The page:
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Test results help schools measure, meet student needs
CLINTON — State testing is under way and will continue through mid-May. For schools, the tests are about much more than rankings and accountability.
“State tests assess what students have learned and provide insight into a student’s progress,” said Kim Griffin, the Clinton Public School District’s director of testing and federal programs. “It measures the academic performances of students but never determines a person’s worth.”
Each state measures student progress in reading, math and science. In Mississippi, schools administer the Mississippi Curriculum Test, commonly referred to as the MCT2, in grades 3-8. The Mississippi Science Test is given in grades 5 and 8, and the Subject Area Testing Program, or SATP, is given for students in Algebra I, Biology I, English II and U.S. History.
“These assessments provide valuable information for our school district, our schools and our teachers,” Griffin said. “We constantly look for ways to improve, so of course, measuring growth in student achievement is a key piece to the puzzle.”
CPSD encourages parents to be aware of the testing schedule and help their children prepare. It’s normal for students to be nervous about the tests, Griffin said, but test prep in the weeks prior to test dates helps lessen student anxiety.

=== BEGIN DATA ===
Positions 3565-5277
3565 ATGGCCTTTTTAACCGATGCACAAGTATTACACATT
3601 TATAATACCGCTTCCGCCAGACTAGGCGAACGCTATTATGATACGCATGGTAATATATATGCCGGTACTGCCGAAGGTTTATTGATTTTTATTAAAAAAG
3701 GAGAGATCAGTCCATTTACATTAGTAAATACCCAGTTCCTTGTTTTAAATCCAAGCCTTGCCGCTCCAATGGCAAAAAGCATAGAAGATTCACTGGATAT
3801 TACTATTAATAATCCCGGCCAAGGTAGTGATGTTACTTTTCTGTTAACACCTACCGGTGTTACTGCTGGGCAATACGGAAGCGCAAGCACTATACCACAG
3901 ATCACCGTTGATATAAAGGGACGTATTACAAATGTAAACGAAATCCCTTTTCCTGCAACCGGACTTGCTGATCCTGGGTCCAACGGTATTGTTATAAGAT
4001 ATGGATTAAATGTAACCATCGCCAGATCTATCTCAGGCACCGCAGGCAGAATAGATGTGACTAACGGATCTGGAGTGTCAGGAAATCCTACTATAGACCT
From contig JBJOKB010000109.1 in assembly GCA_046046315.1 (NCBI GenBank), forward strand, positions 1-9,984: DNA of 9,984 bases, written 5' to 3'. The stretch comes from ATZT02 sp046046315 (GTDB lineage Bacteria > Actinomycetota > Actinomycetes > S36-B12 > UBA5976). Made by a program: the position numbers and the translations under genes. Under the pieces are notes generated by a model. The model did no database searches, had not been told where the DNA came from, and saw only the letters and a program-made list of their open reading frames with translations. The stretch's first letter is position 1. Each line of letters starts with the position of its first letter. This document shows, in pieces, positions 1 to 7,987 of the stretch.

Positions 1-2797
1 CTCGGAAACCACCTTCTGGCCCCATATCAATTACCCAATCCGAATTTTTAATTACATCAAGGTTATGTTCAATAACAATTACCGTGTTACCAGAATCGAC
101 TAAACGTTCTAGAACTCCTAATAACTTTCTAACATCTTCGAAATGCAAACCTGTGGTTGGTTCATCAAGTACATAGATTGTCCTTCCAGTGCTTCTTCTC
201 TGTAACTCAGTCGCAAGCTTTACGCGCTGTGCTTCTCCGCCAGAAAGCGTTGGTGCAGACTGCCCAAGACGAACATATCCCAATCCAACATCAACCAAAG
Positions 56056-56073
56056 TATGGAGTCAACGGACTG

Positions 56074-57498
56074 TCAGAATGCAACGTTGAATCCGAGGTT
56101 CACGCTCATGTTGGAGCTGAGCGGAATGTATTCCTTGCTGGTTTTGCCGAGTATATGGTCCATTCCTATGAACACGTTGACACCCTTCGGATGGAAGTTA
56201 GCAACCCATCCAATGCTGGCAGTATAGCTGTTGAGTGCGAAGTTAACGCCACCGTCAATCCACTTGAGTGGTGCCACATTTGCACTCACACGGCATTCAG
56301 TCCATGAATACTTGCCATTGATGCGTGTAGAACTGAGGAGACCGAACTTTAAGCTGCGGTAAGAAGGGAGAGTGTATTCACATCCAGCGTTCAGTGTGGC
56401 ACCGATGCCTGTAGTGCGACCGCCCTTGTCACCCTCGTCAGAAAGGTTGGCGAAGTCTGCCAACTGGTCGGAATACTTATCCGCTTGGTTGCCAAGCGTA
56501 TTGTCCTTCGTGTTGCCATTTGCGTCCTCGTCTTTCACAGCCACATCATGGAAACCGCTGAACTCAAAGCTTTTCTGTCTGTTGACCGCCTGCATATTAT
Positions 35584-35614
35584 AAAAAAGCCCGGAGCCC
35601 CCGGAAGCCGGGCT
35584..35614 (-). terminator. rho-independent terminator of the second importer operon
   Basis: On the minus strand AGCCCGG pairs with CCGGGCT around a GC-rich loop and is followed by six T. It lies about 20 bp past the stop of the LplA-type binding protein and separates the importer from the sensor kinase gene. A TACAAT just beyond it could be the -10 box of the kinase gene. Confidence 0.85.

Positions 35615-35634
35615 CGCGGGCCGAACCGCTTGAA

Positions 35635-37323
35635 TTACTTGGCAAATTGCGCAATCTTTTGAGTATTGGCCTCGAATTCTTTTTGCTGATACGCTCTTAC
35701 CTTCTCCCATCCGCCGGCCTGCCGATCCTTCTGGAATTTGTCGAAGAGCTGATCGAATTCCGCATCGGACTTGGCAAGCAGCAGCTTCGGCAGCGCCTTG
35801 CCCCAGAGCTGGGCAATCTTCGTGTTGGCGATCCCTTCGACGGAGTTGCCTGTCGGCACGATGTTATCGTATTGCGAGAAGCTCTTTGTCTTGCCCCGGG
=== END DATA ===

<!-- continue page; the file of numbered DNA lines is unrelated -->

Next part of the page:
“We ask that parents not schedule any appointments on test dates and keep weekly activities to a minimum during this time,” she said. “Please stay positive when discussing testing with your children. The state tests are a great way for children to show off what they’ve learned this school year.”
On testing dates, it’s important that children are well rested, eat a good breakfast, and arrive at school on time or early.
“Please encourage your children to give their very best on the test,” Griffin said. “If children are anxious, good strategies are to take deep breaths, stay focused and remember that the tests are an opportunity to shine.”
CPSD teachers also have worked hard to prepare students.
“There should be no surprises for students on the state assessments,” said Assistant Superintendent Tim Martin. “Not only do our teachers teach the necessary skills, they also focus on the format of the test so students know what to expect.”
In addition to measuring students’ learning, test scores also help school districts plan professional development for teachers.
“They allow us to celebrate our strengths and to see our areas of weakness,” Griffin said. “We try to meet the needs of every child, and the data helps us identify those needs.”
For upcoming test dates, visit the Clinton Public School District calendar at http://clintonpublicschools.